The O’Farrell or Ferral Family

O'Farrell or Ferral crest

(Crest No. 273. Plate 42.)

THE O’Farrell family is descended from Milesius, King of Spain, through the line of his son Ir. The founders of the family were Fergus, King of Connaught, and his consort, Maude, Queen of Connaught, in the first century. The original name was Ferrell, and signifies “Man of Science.” The title of the heads of the sept was Prince of Annally, and their possessions were located in the Counties of Tyrone and Longford. The O’Farrells were a very celebrated clan, and were for centuries the ruling sept in Annally, which territory they continued to hold down to the reign of Elizabeth. Fergal, King of Conmacne, embracing the present County of Longford, and ancestor of the O’Farrells, was slain fighting on the side of Brian Boru at the battle of Clontarf, A. D. 1014.

The chief residence of the O’Farrells was the town of Longford, anciently called Longphort-Ui-Fhearghail, or the Fortress of O’Farrell. This territory was divided into Upper and Lower Annally; the former comprising that part of Longford south of Granard and a part of the County of Westmeath was possessed by O’Farrell Buidhe, or O’Farrell the Yellow; the latter, or that portion north of Granard, was possessed by O’Farrell Ban, or O’Farrell the Fair. The O’Farrells were dispossessed of the eastern portion of this territory by the English settlers, the Tuites and the Delameres, who came over with Hugh de Lacy in the twelfth century. The O’Farrells stoutly resisted the encroachments of the invaders, and for a long time carried on a harassing war against them.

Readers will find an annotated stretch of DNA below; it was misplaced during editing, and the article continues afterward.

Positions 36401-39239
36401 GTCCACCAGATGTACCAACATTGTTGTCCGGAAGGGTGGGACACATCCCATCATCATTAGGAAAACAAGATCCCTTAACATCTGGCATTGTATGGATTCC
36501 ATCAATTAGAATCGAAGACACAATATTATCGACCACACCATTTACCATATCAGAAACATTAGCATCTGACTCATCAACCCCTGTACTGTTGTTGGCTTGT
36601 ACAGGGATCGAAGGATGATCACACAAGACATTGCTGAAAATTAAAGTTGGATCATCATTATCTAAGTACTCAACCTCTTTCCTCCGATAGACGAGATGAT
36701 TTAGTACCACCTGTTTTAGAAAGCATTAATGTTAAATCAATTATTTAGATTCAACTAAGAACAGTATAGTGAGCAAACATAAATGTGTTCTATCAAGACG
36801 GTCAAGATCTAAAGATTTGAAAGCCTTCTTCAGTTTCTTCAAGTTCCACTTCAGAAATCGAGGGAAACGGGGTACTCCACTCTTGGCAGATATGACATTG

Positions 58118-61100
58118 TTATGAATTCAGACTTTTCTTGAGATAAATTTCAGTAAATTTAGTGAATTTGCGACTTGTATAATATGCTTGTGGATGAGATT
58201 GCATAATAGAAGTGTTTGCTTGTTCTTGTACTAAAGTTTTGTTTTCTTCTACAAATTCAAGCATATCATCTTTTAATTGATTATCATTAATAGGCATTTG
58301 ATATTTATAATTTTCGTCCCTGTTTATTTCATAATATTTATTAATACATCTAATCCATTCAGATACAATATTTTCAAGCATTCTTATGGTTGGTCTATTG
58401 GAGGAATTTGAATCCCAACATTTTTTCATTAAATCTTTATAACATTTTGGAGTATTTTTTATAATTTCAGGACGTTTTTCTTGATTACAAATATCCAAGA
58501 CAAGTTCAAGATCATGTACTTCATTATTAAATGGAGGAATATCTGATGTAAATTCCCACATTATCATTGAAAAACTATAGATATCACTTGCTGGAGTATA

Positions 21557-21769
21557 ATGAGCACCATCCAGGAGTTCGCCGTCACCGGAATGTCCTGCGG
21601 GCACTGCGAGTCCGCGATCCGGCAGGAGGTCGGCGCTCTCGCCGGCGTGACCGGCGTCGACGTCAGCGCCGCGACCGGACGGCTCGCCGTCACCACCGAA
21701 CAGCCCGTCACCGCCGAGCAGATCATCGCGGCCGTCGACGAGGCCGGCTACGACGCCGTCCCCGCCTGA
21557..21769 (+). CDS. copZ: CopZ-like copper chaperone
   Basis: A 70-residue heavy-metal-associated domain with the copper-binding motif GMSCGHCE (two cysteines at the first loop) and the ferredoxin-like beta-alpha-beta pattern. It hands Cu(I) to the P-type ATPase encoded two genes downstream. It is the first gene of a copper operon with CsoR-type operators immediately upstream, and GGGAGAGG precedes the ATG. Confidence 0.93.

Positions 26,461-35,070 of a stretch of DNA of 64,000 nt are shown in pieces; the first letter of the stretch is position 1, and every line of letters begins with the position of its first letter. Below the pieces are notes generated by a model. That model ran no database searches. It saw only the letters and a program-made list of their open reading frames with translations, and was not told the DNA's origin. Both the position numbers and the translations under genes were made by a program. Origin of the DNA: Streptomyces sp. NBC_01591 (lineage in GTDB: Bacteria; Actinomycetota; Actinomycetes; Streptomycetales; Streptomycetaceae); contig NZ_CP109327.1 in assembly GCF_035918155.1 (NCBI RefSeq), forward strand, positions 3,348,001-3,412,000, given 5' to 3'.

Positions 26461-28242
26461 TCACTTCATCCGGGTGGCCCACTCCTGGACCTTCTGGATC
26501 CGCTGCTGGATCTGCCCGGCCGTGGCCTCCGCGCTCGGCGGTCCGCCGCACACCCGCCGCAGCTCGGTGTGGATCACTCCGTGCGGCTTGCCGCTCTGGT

O'Farrell clan

“MacGeoghegan’s flag is on the hills! O’Reilly’s up at Fore!
And all the chiefs have flown to arms, from Allen to Donore,
And as I rode by Granard’s moat, right plainly might I see,
O Farrell’s clans were sweeping down from distant Annalee.”

Colonel Richard O’Farrell was one of the favorite lieutenants of the celebrated Owen Roe O’Neil, and contributed to the great victory of his chief over the English and Scots at Benburb. This brave officer also helped in the successful defense of Waterford against Cromwell in l649.

The O’Farrells suffered grievously in the plantation and confiscation period following the accession of James the First. Several members of this family sat in the Dublin Parliament of King James the Second in l689, while many others of them served as officers in James’ army. After the triumph of the Williamites the O’Farrells were outlawed and deprived of their estates. Many of them went to France after the downfall of James, where they contributed several brave officers to the regiments of Fitz-James, Lally, Dillon, Berwick and Walsh of the Irish Brigade.

The celebrated Thurot—the Paul Jones of his day—the most enterprising and successful seaman of his time in France, was a grandson of Captain O’Farrell of King James’ army in Ireland, and afterward of the Irish Brigade. Thurot was his maternal name, which he adopted. In one year he captured over sixty English vessels with his ship “Bellisle.” He was the only commander who effected a landing on the occasion of the attempted liberation of Ireland by the French in 1759. He was killed in his thirty-third year, and it has been said of him that had he not been cut off so early, he would have surpassed the Barts and Gue-Tronins and other great naval commanders of France.

The O’Farrell family intermarried with that of the famous Roger, or Rory O’More, and the only portrait in existence of that redoubtable chieftain is in the possession of the family of the late Right Hon. Richard More O’Farrell, Governor of Malta. Many of this name were eminent ecclesiastics and men of learning from the twelfth to the sixteenth century, and the name has been well and widely represented among the episcopacy and the clergy of the present day. Among these may be mentioned the late Right Rev. M. J. O’Farrell. Bishop of Trenton, N. J., and the Rev. M. C. O’Farrell of New York City, and Rev. Herbert J. Farrell of Brooklyn, N. Y.